EMANUEL VIGELAND AND THE "TOMBA EMMANUELLE"
Emanuel Vigeland (1875-1948) was a renowned norwegian artist, especially famous for his stained glass works and fresco paintings. The versatility of his talent was manifested in the variety of materials he worked with to create an extensive collection of artwork. however, emanuel is often overshadowed by his better known brother Gustav Vigeland and by Edvard Munch, another great artist of the same period.
During his childhood, Emanuel enjoyed a close relationship with his brother who encouraged him to start drawing. He entered the Royal art academy in Oslo in 1894, his first step towards becoming an artist. In the following years, Vigeland continued his studies in Copenhagen and Paris, and between 1900 and 1902 travelled to Italy, Spain and England. This brought him under the influence of european symbolism and inspired him to develop figure painting with sombre and dramatic shades.
Vigeland was deeply interested in the human life cycle, and his works focused especially on the subjects of birth and death. This remained the theme of his artwork throughout his life, and was finally realized on a grand scale in the fresco "Vita" in his mausoleum "Tomba Emmanuelle" in Oslo.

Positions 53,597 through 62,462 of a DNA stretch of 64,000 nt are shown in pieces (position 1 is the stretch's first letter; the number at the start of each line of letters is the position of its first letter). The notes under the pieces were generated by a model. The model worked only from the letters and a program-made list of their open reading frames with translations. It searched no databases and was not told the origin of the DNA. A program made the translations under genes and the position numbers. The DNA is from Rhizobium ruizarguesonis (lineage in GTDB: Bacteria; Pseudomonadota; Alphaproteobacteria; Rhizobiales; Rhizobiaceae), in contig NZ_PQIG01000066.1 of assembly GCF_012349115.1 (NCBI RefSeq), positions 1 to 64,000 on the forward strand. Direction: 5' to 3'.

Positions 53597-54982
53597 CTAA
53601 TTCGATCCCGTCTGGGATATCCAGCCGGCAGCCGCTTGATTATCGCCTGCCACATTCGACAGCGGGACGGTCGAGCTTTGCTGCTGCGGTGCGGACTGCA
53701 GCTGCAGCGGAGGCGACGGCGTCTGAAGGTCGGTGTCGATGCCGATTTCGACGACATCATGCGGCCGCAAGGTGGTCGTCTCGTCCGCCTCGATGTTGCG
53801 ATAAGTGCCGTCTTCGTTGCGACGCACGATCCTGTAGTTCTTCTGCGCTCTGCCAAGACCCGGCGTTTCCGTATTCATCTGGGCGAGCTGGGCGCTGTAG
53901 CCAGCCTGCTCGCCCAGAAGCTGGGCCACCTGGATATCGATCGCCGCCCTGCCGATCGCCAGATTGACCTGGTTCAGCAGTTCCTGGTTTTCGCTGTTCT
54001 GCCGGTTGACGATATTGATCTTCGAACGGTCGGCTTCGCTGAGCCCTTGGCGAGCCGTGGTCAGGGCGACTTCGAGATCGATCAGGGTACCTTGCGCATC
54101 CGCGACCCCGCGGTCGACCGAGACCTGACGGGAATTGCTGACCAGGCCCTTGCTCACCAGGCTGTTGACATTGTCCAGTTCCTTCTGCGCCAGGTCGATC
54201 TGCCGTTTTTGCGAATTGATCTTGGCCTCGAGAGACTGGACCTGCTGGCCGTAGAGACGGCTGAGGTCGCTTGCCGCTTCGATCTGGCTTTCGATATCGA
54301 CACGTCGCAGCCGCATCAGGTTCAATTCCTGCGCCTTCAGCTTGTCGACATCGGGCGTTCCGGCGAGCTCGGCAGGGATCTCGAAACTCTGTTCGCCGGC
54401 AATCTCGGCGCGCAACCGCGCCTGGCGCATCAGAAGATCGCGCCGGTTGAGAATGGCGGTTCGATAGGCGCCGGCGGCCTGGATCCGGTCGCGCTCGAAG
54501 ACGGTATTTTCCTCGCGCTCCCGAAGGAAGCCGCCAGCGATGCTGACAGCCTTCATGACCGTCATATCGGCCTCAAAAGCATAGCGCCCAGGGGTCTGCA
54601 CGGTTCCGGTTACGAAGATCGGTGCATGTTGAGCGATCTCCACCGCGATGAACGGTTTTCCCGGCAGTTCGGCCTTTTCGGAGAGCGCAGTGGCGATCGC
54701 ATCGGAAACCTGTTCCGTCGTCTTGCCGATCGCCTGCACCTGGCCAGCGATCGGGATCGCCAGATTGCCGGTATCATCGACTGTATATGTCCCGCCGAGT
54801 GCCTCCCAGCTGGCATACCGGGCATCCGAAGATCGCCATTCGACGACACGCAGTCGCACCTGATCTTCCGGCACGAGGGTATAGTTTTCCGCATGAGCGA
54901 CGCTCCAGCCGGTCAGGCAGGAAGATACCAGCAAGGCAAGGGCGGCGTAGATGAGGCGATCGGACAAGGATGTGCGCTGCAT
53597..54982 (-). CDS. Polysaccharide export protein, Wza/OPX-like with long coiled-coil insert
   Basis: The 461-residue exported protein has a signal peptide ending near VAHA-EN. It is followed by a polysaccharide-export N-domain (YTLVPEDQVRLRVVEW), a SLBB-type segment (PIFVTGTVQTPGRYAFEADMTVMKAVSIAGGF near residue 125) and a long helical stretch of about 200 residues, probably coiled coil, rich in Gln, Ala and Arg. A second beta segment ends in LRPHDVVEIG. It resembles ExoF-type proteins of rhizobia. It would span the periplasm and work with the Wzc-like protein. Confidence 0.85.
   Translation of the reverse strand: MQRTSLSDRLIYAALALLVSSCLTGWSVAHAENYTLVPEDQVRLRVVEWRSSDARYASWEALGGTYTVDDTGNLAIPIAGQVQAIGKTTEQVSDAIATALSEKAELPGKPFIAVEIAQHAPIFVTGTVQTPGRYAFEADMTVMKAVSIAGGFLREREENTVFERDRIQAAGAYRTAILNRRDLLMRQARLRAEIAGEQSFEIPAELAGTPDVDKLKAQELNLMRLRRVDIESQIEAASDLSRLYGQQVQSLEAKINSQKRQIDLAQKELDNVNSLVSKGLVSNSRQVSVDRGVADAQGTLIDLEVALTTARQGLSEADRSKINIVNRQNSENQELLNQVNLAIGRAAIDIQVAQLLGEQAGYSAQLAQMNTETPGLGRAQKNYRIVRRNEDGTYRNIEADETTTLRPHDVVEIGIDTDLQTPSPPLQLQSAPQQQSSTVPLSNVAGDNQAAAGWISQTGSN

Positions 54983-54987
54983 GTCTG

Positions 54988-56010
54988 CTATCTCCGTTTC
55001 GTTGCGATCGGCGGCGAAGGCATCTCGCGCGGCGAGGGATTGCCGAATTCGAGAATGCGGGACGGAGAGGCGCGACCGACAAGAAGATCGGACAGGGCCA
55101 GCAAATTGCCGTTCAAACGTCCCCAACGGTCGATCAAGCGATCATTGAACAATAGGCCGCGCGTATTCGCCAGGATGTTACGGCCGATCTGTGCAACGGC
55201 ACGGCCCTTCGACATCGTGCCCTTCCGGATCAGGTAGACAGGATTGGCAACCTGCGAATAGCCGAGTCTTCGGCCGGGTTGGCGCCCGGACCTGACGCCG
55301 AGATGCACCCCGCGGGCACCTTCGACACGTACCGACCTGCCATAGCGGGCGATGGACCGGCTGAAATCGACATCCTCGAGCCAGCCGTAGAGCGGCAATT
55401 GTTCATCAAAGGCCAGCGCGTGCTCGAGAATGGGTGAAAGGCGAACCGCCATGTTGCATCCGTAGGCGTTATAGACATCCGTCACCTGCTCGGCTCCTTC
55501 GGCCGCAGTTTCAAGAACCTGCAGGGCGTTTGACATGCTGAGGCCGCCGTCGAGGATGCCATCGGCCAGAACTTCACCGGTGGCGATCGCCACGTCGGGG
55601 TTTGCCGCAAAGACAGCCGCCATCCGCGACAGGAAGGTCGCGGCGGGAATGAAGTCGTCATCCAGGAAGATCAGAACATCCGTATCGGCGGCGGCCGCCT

The mausoleum is a unique and complex work of art in terms of architecture, painting and sculpture. Vigeland started its construction in 1926, originally intending it as his studio, to be turned into a museum for his artwork after his death. Although the building's exterior was completed in 1927, Vigeland would work on the decorations of the interior for the next 20 years right up to his death. The entry to the mausoleum is very low with the urn with the artist's ashes embedded in a niche above the entry, so that visitors have to bow to enter.
Inside the mausoleum the walls and vaulted ceilings are decorated with frescoes depicting large groups of nude women, men and children. They are entwined together in continuous waves which are spread around the high walls by the master's powerful imagery and energy. The huge-scaled fresco, covering over 800 square metres, creates an uncanny atmosphere under dim illumination, and the special acoustic effect in the mausoleum creates for visitors a mysterious and unforgettable experience.